Alan Turing, the man widely recognised as being the father of modern computer science, has been honored by being selected to appear on a United Kingdom banknote. Mr Turing was chosen ahead of a wealth of notable British historical figures and luminaries to be the face of the new £50 note. Turing was instrumental in helping Britain and its allies win World War II. He led a team of codebreakers to crack the Enigma code the Nazis used to send messages to warships and military commanders. He invented the now famous British Bombe to do this. This was a giant computer, which ushered in the birth of modern computing and the beginnings of artificial intelligence.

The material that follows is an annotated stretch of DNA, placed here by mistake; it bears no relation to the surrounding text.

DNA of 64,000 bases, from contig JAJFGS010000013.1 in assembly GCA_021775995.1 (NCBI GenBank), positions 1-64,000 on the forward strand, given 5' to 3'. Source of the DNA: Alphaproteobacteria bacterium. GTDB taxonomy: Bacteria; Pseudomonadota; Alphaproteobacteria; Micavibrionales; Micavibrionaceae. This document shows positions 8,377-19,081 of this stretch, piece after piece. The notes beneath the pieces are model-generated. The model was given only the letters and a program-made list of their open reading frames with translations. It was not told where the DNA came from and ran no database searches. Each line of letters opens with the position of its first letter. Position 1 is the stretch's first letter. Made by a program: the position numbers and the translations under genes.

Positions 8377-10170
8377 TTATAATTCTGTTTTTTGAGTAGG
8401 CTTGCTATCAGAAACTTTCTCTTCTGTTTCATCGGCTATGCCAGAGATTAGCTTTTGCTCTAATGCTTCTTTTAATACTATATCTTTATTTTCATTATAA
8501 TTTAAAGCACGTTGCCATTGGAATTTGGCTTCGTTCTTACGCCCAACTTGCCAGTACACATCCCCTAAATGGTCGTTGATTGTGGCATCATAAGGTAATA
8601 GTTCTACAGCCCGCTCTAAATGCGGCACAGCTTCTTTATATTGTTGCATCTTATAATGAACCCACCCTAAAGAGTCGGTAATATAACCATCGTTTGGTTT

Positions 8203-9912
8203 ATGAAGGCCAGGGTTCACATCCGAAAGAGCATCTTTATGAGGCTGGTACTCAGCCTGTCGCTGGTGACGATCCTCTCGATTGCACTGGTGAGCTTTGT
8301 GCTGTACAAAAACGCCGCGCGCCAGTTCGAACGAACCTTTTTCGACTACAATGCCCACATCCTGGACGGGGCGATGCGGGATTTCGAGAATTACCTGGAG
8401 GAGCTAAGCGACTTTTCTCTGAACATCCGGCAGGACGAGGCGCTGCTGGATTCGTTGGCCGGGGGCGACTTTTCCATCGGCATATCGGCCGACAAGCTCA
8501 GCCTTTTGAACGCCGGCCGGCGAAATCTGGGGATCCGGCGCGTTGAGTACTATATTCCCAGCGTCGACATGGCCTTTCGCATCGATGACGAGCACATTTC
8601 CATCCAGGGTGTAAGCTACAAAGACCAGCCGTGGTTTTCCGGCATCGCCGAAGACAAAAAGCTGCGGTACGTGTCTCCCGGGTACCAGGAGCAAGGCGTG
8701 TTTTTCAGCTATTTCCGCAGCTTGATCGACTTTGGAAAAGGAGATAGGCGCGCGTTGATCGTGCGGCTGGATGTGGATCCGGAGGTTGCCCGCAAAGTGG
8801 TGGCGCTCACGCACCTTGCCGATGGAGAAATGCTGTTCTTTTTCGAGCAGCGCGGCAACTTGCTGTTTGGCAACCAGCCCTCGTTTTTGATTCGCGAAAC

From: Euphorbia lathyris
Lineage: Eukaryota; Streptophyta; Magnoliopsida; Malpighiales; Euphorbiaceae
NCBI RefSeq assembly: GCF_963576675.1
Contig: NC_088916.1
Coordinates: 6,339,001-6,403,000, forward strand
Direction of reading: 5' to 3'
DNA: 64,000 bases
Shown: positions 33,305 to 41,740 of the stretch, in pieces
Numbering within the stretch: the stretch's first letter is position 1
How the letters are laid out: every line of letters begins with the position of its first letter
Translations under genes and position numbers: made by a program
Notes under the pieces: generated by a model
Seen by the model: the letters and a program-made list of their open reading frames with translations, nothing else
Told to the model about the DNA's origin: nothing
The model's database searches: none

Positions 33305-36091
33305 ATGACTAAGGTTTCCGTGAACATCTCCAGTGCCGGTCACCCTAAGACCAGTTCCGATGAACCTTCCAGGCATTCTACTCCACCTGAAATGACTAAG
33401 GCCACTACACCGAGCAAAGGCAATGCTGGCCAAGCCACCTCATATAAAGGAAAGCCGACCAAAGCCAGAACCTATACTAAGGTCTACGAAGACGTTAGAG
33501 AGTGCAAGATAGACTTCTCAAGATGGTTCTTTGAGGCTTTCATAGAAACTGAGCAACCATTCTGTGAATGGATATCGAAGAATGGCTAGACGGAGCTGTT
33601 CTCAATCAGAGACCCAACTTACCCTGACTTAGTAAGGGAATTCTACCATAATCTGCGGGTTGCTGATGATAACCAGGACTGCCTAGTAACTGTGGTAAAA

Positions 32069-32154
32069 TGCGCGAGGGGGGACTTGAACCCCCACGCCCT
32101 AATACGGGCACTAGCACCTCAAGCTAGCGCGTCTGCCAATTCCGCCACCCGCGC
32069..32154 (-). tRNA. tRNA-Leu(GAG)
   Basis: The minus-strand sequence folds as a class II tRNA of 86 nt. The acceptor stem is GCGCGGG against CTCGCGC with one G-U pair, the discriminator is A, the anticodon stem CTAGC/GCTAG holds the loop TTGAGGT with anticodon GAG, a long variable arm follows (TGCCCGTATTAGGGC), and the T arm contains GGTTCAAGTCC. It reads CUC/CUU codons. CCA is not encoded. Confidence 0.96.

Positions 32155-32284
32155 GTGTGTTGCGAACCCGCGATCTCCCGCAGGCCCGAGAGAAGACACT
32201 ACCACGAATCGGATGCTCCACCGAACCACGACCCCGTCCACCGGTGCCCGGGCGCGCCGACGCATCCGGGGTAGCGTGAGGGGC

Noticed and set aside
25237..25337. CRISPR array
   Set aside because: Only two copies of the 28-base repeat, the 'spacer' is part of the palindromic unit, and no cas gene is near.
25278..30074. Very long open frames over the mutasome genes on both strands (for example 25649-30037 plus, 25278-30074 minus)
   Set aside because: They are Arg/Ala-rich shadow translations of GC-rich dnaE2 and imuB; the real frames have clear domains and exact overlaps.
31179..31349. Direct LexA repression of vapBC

Alan Turing was a mathematical genius who also excelled in the sciences. He was born in London in 1912. He graduated from Cambridge University and then outlined his vision for creating an algorithm-based computing machine. He said of his invention: "This is only a foretaste of what is to come, and only the shadow of what is going to be." His idea is central to the computers we use today. His brilliance led to his being asked to join the WWII code-breaking team. Despite his pivotal role in ending that war, he was persecuted in the post-war years for being homosexual. Being gay was illegal in the UK until 1967. He chose to be chemically castrated rather than go to prison. Turing died in 1954, aged 41, in an apparent suicide.